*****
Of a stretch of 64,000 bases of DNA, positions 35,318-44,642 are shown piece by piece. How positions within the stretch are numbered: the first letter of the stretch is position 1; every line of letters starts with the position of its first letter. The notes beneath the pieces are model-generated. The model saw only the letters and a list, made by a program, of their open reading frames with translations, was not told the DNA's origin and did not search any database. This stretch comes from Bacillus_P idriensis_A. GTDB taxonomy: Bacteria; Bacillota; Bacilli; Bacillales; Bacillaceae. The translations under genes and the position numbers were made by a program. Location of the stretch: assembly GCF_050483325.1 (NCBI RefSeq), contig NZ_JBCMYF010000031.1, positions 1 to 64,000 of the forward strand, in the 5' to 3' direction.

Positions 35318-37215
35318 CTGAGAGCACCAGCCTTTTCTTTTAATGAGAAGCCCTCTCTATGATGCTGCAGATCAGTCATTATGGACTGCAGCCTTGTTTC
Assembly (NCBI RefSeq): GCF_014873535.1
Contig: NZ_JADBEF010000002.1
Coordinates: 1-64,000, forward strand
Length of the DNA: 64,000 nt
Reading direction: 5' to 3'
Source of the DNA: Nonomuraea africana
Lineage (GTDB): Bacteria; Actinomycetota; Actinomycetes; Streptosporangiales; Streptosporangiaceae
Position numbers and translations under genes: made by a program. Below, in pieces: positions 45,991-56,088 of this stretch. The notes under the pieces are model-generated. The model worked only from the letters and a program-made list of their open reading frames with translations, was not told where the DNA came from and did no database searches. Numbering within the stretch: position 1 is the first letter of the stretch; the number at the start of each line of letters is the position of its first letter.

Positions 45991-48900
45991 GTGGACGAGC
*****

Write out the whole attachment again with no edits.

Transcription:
Of a stretch of 64,000 bases of DNA, positions 35,318-44,642 are shown piece by piece. How positions within the stretch are numbered: the first letter of the stretch is position 1; every line of letters starts with the position of its first letter. The notes beneath the pieces are model-generated. The model saw only the letters and a list, made by a program, of their open reading frames with translations, was not told the DNA's origin and did not search any database. This stretch comes from Bacillus_P idriensis_A. GTDB taxonomy: Bacteria; Bacillota; Bacilli; Bacillales; Bacillaceae. The translations under genes and the position numbers were made by a program. Location of the stretch: assembly GCF_050483325.1 (NCBI RefSeq), contig NZ_JBCMYF010000031.1, positions 1 to 64,000 of the forward strand, in the 5' to 3' direction.

Positions 35318-37215
35318 CTGAGAGCACCAGCCTTTTCTTTTAATGAGAAGCCCTCTCTATGATGCTGCAGATCAGTCATTATGGACTGCAGCCTTGTTTC
Assembly (NCBI RefSeq): GCF_014873535.1
Contig: NZ_JADBEF010000002.1
Coordinates: 1-64,000, forward strand
Length of the DNA: 64,000 nt
Reading direction: 5' to 3'
Source of the DNA: Nonomuraea africana
Lineage (GTDB): Bacteria; Actinomycetota; Actinomycetes; Streptosporangiales; Streptosporangiaceae
Position numbers and translations under genes: made by a program. Below, in pieces: positions 45,991-56,088 of this stretch. The notes under the pieces are model-generated. The model worked only from the letters and a program-made list of their open reading frames with translations, was not told where the DNA came from and did no database searches. Numbering within the stretch: position 1 is the first letter of the stretch; the number at the start of each line of letters is the position of its first letter.

Positions 45991-48900
45991 GTGGACGAGC